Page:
Piece of Mind Mondays: The Healthy Mind Platter & Time-In

If you’ve visited Coastline College’s Mental Health Awareness page, you may be familiar with the 54321 Technique - a sensory-based grounding exercise involving the five senses that can help reduce anxiety and manage acute stress. This week, we’re exploring the Time-In portion of a Healthy Mind Platter, which is essentially the 54321 method but on a broader scale as related to your memories. While your past may not define you, the events of your past and how you’ve responded to them have contributed to the person you are, or are still becoming. Join Claudia this week for some Time-In and learn the importance of opening up your senses to your memories.

ethnic family gathered around the table having a family meal

I had dinner with my parents a few evenings ago and we were reminiscing about a 2-week road trip we had done in California 35 years ago with 15 other families we knew at the time. We recalled the antics of both children and adults, wondered how some of the families are doing today, and remembered those who are no longer with us. There was one day that stood out to us for different reasons.

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We were at Kern River and had found a relatively large waterhole that was safe for us kids to frolic in. My mom recalled bathing in the waterhole with the other women while they laughed and joked about their stage of life. My dad recalled sitting on boulders with the men while they engaged in friendly banter and supervised the younger children; ensuring they didn’t go beyond the waterhole where the current was dangerous. I observed the adults and felt their relaxed, carefree interactions and relished their contentment. It was a joyful memory. One that I still recollect with great fondness. I also remember the strength of the current, the natural waterslide the older kids played on, the cold water that left your legs numb. It was a beautiful blue skied, puffy white clouds, sunny, summer day. Us older kids were always up for adventure when the adults were preoccupied in their own revelry.

the sun shies over a portion of the kern river in central/northern california

The water hole with all its musings wasn’t what I remembered most clearly that day. That day my world stopped and sped simultaneously. I remember seeing my friend slipping on a mossy rock. I laughed because he had refused to be chilled by the water and had managed to keep dry up until that moment. He never regained his footing. He was swept by the current, around the bend, and out of sight.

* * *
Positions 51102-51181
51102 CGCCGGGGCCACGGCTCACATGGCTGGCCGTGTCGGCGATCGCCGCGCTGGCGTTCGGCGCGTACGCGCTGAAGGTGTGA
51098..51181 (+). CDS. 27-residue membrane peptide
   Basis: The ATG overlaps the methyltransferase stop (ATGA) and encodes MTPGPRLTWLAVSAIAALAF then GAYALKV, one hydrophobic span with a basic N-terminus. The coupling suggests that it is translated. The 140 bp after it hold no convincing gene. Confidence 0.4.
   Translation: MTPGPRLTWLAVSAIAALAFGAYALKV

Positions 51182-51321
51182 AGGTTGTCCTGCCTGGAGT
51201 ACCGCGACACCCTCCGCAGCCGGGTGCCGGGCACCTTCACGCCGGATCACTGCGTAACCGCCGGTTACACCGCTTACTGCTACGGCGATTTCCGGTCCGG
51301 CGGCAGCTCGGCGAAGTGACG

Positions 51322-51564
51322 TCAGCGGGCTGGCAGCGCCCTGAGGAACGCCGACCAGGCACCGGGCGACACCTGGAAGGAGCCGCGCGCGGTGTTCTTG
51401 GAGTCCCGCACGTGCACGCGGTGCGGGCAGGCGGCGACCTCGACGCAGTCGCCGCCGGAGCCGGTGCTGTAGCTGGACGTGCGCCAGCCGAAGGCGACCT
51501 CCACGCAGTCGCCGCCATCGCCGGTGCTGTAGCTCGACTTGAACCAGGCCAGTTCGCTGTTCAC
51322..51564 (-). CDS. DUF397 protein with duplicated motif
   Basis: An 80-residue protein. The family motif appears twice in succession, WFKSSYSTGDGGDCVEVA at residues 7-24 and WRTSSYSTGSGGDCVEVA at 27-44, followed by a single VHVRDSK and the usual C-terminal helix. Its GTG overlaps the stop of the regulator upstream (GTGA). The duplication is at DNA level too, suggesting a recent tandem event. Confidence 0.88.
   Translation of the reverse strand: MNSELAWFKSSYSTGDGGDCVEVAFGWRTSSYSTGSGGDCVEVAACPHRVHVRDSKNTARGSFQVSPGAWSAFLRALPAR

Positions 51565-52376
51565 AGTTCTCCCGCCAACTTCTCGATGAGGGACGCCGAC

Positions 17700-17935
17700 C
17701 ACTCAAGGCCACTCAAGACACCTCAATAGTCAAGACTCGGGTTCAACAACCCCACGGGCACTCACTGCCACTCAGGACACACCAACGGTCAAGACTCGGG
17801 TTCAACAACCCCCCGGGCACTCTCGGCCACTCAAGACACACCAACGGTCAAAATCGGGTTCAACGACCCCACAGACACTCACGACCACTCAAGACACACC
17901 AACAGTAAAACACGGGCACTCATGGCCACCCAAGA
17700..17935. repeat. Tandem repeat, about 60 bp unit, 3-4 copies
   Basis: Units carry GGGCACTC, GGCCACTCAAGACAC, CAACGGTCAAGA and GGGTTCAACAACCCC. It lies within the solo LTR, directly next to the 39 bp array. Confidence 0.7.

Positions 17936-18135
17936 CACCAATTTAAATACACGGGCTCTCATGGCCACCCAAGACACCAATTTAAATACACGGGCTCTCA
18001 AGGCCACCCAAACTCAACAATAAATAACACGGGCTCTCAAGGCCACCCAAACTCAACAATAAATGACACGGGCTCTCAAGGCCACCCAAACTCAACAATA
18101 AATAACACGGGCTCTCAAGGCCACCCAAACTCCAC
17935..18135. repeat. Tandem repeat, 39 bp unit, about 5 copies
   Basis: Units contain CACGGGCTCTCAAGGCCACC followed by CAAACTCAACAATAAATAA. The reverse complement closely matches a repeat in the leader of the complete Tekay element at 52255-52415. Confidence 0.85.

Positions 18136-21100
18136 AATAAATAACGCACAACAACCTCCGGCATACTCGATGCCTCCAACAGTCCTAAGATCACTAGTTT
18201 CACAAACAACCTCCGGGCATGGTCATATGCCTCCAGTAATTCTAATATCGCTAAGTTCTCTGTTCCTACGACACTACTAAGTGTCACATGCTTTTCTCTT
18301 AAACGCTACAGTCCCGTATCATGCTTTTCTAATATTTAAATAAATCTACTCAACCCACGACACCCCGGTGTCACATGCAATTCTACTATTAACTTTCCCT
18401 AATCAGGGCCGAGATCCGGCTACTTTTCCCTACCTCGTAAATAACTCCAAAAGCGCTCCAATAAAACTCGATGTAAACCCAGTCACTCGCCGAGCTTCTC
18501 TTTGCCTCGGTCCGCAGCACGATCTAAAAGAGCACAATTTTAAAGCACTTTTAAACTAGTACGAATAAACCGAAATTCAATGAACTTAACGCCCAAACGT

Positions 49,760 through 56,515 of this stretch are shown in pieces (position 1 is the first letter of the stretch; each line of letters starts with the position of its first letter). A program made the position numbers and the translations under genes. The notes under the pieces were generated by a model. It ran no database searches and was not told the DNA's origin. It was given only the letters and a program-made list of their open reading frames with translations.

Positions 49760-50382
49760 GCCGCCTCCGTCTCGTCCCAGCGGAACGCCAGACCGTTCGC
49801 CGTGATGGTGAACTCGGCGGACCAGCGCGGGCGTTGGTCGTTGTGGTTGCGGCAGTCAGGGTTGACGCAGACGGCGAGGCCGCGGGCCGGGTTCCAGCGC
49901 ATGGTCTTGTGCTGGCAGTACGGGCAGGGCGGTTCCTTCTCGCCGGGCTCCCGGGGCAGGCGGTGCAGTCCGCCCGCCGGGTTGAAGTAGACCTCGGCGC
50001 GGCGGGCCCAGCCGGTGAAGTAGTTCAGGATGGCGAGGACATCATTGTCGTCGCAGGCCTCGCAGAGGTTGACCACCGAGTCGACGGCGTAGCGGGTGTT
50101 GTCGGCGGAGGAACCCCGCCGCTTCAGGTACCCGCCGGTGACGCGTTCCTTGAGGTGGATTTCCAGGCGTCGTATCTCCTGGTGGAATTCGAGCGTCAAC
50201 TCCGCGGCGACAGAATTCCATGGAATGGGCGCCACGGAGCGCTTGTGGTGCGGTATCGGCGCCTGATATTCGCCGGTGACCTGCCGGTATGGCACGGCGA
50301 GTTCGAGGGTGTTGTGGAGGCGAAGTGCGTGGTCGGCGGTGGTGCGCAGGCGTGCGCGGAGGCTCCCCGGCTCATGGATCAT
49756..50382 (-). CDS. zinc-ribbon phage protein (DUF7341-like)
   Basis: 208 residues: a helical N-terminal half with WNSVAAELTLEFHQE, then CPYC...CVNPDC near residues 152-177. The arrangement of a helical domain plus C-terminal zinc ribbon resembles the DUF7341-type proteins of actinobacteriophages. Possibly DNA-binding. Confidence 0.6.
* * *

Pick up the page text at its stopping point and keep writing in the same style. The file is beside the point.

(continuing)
I remember running through the brush on the riverbank to catch sight of him, being seized by fear and anxiety, completely ignoring the twigs digging into my feet and branches lashing at my legs. I yelled out for him, the roar of the water crashing against rocks, and being conscious of the fact that a child had already died in Kern River that summer. I couldn’t keep my eyes off the river, hoping to see a glimpse of him, his red swim trunks, any evidence that he had his head above water. We were both 16 years old. I remember the look on his face when I finally saw him; the deep, bleeding lacerations all over his chest. I was the first one to find him.

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I had dinner with my parents a few evenings ago and we feasted on the mental nutrients provided by Time-In. We re-experienced the sights, sounds, and feelings of that summer day. I had a large helping of Time-In mental nutrients as I wrote this story. And surprisingly, you also spent time engaging in Time-In as you read my story. Not just re-living my story with me but re-living your own parallel stories. You may have remembered the sensations of standing in a cold river, of a warm sunny day, of families laughing and playing together, of terror when tragedy hits, of unfathomable despair, of fatigue that follows relief, and the elation of joy.

He was alive, in shock, shivering, and had lacerations on his back as well. He recalls that day, too - the day he almost drowned. He remembers getting pulled under water and fighting to break through the roots of the bushes and trees that grow on the riverbank. In one look, we understood that this incident wouldn’t be mentioned to the adults, that he’d been spared, and that we were profoundly changed.

view from behind a man sitting on a bench at the edge of a lake watching the sunset

You have spent Time-In with my memory and yours. Time-In can be a recollection or a quiet, internal reflection. Time-In is attending to this present moment without criticism, judgement, or disapproval while focusing on sensations, images, feelings, or thoughts. Time-In is not difficult to do, but it does require vulnerability - an openness to what your senses are experiencing, an unfurling of the fist so you can receive with an open palm. Take care of your brain and have a helping of Time-In today; meditate, look at personal photographs, smell the roses, or tell a story.

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